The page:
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The Soil Never Sleeps

The Soil Never Sleeps




The Soil Never Sleeps by  Adam Horovitz (Palewell Press Ltd, pages 134)


Before I opened the book ”The Soil Never Sleep”  I found myself  hoping  that Adam Horovitz had discovered – I don’t know by what miracle – the meaning of soil, and implicitly the serenity of life. Horovitz, the poet, the essayist, knows how to give his writer inspiration a context. His poetry has its own force and it pulls the beauty from the daily events of some farms.


A green shimmer of germinating oats

hangs over a raised lip

of ploughed earth, heavy

whit the last weight of well- timed rain.


and will not, now the pigs

have seen us coming. They seethe

to the fence, a tumult of stripes

and high – pitched grunting.


We discover the richness of innocence in the dialogue between the human and the  natural world.


Make a noise like a sheep, calls Matthew ,


fidelity shout Meh heh heh. The sheep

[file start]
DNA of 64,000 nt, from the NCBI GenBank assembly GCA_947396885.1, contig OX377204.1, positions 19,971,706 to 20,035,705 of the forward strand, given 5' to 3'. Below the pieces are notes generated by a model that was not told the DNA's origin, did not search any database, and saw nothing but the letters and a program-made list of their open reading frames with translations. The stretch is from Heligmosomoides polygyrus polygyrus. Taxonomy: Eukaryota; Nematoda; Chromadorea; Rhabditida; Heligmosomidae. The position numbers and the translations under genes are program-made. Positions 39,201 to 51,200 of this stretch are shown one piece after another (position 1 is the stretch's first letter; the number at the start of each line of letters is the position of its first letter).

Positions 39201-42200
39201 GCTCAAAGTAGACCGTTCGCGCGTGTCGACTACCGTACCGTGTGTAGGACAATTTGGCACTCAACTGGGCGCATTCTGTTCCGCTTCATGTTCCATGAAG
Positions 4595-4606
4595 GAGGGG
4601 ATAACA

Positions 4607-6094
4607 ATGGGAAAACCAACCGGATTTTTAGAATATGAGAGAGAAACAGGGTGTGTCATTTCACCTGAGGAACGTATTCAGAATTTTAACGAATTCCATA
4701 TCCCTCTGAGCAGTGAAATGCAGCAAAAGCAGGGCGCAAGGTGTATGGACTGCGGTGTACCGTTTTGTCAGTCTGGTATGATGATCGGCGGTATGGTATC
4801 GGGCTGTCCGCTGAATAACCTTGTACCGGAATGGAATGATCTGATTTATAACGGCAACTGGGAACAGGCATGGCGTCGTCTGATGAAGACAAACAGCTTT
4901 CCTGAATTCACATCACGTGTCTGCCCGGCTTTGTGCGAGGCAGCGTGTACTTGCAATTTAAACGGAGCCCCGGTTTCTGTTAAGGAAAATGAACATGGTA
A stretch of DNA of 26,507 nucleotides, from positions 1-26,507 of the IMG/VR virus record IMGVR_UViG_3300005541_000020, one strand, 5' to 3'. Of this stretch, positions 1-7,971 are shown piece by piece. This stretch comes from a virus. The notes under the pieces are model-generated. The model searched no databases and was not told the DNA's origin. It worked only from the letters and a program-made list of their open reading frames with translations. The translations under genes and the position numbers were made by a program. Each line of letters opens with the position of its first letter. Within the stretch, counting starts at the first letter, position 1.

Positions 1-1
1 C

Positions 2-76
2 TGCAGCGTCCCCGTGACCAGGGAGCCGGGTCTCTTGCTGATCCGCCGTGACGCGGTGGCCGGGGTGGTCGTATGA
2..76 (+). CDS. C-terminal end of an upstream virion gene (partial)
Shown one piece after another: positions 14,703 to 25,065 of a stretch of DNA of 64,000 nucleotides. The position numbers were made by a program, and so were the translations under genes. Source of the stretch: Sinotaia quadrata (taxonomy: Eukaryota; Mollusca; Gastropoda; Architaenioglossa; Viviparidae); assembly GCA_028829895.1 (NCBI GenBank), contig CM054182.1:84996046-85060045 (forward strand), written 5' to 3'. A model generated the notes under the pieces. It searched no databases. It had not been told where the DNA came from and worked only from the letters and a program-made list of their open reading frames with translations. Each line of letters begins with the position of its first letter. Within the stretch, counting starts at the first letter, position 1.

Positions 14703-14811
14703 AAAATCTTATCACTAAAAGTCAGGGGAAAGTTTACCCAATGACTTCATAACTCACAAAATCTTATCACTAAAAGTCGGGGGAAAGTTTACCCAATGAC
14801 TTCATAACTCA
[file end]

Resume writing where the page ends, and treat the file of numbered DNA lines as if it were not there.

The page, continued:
pay no attention.


          Reading his poetry I noticed the texture of the discreet lyric, under a sky going down up to the edge of the field. His poetry is bucolic, but also speaks about death.  A pale sun shines over its winters , grass keeps a firm hold, in summer when animals are grazing…


Here, at the top of the field,

in the cold rise above the farm

where the wind sits heavy

on the sun’s shine,

grass grips close to soil.


           Horovitz’s poetic world  is made up of humble and evanescent elements which are reflected in pieces of  domestic life: a dog, some chickens, stones, the sun, birds, rain, wind,  calves, sheep, etc. All these elements with and without soul have a strong link with the human being or with the human sphere.


There’s a sheep splayed by the open gate

of the hay barn below Pikedaw

its hind legs skewed on stone,

tongue bloated, jaw set

like an emotion, insouciant in death.


           Horovitz’ s poetry does not ask questions, nor does it seek answers.  It is the pure ” to be”.

From the title of the book – The Soil Never Sleeps – it is extremely clear that it is not necessary to search for the meaning of the terms. It is true, ”the soil never sleeps”; There  is a growling of life but  Horovitz’ s lyrics are bursting with life, too: there is a rain ”like sour rain in a tarn after a storm”;  light is alive ” the light, when it arrives / …/ hurls itself across hills”;  children are happy ” Seventeen children from a city school / romp through the field, their laughter / tangled, in the valley’s brisk echo, / with the playful bark of dogs ”.